Think you can come up with a new way to use NASA’s technology?
Thanks to NASA’s new crowdsourcing program, you — or anybody — can submit ideas to the agency about how to commercialize its virtual reality software. NASA plans to split royalties with the inventor if the product is developed and sold.
NASA, one of the first government agencies to try this kind of crowdsourcing, is partnering with Edison Nation, an online company that helps other groups gather ideas from the public.
Edison Nation normally partners with retailers and manufacturers, allowing Internet users to submit ideas for new products. The site is free to join but charges a $25 fee for submitting ideas, intended to cover the cost of product development, procuring intellectual property and other expenses.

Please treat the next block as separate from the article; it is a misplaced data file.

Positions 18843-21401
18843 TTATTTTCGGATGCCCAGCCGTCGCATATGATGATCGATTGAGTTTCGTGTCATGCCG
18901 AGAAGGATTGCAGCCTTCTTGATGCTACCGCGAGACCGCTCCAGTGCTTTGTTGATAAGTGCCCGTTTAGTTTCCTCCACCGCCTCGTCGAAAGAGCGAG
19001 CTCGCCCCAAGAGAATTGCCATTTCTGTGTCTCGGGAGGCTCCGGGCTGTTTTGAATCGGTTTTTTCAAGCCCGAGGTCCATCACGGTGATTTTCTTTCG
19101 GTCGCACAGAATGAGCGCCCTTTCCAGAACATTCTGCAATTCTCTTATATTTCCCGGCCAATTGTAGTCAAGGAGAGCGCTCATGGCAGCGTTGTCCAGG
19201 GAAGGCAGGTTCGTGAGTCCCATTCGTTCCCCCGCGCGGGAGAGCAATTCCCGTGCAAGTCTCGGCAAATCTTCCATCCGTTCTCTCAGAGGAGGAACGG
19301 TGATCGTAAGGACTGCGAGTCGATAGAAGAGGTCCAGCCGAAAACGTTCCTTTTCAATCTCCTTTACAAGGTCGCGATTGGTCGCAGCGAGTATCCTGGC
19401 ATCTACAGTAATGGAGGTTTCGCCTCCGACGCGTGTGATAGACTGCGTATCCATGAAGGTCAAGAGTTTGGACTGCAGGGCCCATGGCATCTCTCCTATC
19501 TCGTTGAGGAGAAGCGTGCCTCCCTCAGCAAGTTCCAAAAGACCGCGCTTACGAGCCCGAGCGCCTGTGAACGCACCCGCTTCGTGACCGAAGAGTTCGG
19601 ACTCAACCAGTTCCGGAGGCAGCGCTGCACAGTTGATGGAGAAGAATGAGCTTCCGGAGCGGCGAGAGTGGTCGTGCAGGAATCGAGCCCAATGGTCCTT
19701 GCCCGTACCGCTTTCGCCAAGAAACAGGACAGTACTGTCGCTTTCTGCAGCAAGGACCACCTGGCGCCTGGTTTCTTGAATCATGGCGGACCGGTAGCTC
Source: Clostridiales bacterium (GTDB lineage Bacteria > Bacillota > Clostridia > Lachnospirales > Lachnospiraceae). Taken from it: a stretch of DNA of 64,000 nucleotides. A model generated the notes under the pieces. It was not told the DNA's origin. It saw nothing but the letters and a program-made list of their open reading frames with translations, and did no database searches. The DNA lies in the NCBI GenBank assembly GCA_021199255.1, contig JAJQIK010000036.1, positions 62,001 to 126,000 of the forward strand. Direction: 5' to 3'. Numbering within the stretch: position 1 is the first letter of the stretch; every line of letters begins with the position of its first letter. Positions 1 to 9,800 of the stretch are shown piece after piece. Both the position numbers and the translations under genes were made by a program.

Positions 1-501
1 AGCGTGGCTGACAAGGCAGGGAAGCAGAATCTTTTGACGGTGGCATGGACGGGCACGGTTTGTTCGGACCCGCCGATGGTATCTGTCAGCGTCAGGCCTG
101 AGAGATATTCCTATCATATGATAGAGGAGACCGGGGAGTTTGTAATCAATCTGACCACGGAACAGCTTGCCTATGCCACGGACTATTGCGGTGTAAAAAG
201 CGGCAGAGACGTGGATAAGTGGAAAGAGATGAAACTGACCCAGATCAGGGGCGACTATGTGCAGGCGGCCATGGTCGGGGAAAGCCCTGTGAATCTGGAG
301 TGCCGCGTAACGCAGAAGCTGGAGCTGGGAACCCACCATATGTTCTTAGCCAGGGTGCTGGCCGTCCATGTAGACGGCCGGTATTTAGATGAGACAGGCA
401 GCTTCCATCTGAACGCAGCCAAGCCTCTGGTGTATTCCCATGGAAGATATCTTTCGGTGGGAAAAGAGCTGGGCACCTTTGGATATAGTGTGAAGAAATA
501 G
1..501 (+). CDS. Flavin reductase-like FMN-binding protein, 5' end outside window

NASA is asking the public to come up with new applications for MindShift, a simulation game invented by scientists Alan Pope and Chad Stephens at NASA’s Langley Research Center in Hampton, Va.
MindShift uses wireless motion sensing and body gesture sensors — as well as heart rate, muscle, and brain wave activity sensors — to help users improve their response to stress, anxiety and loss of concentration. The research was originally intended for use by pilots and air traffic controllers.
“We have a limited ability,” to come up with possible applications for the bio-feedback software, Pope said in an interview. “We’ve thought of a few, like surgical training, assembly training, and video games in particular . . . but we’re expecting and hoping that the Edison Nation community of innovators can think more broadly than that.”
Teams from Edison Nation and NASA will evaluate all entries, which must be submitted through Edison Nation’s site by August 4, 2014.